Repeated CT Scans May Be Protective

Researchers hypothesized that repeated low-dose CT scans (20 mGy, 2 days/week, 10 weeks) could protect mice (C57BL/6) from acute effects of high-dose radiation (1 Gy, 2 Gy).

The Science

Public concern about exposure to ionizing radiation includes the effects of medical diagnostic procedures that use radiation, such as x-ray computed tomography (CT) scans. DOE researchers at McMaster University are investigating the biological effects and adaptive responses induced by single and repeated CT scans in C57BL/6 mice. They found that mice exposed to a single CT scan exhibited transient genotoxicity, enhanced apoptosis (programmed cell death), and characteristics of radiation sensitization. Interestingly, exposure to repeated CT scans resulted in small, but significant reductions in these effects. The repeated CT scan protocol also reduced the effects of subsequent larger radiation exposures in the animals. Results from repeated CT scans support the notion that frequent mild levels of oxidative stress allow for the maintenance of a healthy cell population by fostering the death of unstable and damaged cells. Parallel studies of similarly irradiated groups of mice are now underway to measure whether the different exposure protocols affect lifetime cancer risk.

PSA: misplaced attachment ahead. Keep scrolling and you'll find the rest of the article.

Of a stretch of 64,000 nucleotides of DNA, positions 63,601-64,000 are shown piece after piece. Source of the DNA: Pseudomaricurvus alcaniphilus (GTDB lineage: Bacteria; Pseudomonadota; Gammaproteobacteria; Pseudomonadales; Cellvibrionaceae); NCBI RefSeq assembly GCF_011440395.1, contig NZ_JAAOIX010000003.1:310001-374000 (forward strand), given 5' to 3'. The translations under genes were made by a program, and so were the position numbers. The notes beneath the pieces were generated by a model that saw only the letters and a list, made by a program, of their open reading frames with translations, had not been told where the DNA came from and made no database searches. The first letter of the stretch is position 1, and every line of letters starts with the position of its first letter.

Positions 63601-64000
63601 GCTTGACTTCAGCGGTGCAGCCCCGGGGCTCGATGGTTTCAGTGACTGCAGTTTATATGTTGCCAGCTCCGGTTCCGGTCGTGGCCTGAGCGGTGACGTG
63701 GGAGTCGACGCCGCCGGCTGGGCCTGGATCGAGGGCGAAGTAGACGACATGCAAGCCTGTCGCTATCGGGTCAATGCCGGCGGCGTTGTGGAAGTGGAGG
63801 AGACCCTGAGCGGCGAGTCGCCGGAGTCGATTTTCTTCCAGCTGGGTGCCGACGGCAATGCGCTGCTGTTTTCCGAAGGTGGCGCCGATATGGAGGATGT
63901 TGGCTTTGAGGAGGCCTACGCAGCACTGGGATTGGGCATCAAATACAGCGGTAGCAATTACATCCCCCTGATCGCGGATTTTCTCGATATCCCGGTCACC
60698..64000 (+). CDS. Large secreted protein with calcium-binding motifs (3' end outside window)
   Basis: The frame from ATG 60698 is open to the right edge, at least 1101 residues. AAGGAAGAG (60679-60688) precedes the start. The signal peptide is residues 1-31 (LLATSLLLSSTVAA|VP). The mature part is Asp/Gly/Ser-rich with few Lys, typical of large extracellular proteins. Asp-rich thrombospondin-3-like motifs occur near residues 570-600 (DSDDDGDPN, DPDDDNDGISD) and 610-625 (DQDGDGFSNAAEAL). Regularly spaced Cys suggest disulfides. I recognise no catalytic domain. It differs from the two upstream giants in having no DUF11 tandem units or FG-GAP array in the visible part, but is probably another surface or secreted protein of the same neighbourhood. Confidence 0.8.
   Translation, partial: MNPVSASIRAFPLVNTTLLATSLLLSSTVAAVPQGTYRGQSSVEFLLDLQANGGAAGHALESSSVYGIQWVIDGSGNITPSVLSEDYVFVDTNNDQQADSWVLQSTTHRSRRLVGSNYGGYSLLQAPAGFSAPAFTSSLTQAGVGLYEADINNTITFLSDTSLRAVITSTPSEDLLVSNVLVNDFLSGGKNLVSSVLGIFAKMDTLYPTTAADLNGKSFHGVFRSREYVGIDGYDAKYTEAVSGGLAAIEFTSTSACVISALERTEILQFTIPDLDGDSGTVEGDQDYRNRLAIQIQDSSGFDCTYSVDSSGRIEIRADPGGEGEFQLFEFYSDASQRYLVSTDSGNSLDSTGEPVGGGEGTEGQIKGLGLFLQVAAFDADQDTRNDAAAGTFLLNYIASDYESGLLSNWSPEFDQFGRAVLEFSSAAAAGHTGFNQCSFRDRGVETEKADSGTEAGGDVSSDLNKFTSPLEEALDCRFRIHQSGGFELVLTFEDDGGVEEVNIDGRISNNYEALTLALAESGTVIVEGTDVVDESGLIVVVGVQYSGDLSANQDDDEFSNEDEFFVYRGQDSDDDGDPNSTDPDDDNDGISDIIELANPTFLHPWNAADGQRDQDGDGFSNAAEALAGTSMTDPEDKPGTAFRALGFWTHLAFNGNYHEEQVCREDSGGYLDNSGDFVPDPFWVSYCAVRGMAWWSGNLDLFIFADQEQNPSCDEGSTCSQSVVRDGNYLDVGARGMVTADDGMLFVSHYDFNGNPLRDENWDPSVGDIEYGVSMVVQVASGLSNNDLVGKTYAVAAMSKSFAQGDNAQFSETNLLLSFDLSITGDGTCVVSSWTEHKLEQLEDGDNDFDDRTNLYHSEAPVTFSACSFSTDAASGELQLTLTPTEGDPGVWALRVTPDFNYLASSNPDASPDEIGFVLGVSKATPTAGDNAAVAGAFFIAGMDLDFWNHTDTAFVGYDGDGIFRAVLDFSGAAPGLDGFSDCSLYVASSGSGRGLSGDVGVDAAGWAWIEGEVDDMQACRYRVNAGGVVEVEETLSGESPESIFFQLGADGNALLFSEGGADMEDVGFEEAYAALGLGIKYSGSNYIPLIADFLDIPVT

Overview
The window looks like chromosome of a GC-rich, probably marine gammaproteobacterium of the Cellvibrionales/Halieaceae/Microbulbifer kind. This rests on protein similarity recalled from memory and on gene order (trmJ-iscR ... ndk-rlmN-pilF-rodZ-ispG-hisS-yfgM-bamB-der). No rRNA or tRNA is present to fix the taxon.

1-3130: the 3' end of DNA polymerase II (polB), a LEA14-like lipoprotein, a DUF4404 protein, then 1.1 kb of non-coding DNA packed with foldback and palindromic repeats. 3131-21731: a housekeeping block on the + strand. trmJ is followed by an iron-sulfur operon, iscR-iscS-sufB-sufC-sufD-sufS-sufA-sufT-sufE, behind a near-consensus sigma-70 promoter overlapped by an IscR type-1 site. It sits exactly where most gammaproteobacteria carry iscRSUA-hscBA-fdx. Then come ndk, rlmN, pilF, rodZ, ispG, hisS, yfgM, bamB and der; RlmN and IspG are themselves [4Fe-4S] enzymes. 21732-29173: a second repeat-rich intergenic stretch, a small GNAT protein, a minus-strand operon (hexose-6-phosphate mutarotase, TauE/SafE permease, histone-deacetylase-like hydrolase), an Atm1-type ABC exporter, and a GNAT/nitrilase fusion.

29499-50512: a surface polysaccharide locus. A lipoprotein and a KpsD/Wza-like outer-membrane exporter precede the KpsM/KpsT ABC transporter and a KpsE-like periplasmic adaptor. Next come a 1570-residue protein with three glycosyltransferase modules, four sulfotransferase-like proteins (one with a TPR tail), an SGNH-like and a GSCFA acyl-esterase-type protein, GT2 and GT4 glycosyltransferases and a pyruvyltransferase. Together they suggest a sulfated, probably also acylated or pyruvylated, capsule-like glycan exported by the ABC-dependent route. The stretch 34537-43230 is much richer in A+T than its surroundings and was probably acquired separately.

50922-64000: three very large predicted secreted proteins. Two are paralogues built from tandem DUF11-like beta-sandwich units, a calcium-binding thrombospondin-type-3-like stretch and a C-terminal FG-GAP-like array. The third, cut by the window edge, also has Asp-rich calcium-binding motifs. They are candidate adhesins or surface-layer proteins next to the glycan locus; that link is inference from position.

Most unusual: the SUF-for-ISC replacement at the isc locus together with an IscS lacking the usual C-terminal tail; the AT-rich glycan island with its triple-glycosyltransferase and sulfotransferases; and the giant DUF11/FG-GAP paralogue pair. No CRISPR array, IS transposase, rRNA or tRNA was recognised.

Overall, repeated CT scans seemed to confer resistance to larger doses in mice, whereas mice exposed to single CT scans exhibited transient genotoxicity, enhanced apoptosis, and characteristics of radiation sensitization.

BER Program Manager

Resham Kulkarni

U.S. Department of Energy, Biological and Environmental Research (SC-33)
Biological Systems Science Division
[email protected]


Phan, N., M. De Lisio, G. Parise, and D. R. Boreham. 2011. “Biological Effects and Adaptive Response from Single and Repeated Computed Tomography Scans in Reticulocytes and Bone Marrow of C57BL/6 Mice,” Radiation Research. DOI: 10.1667/RR2532.1.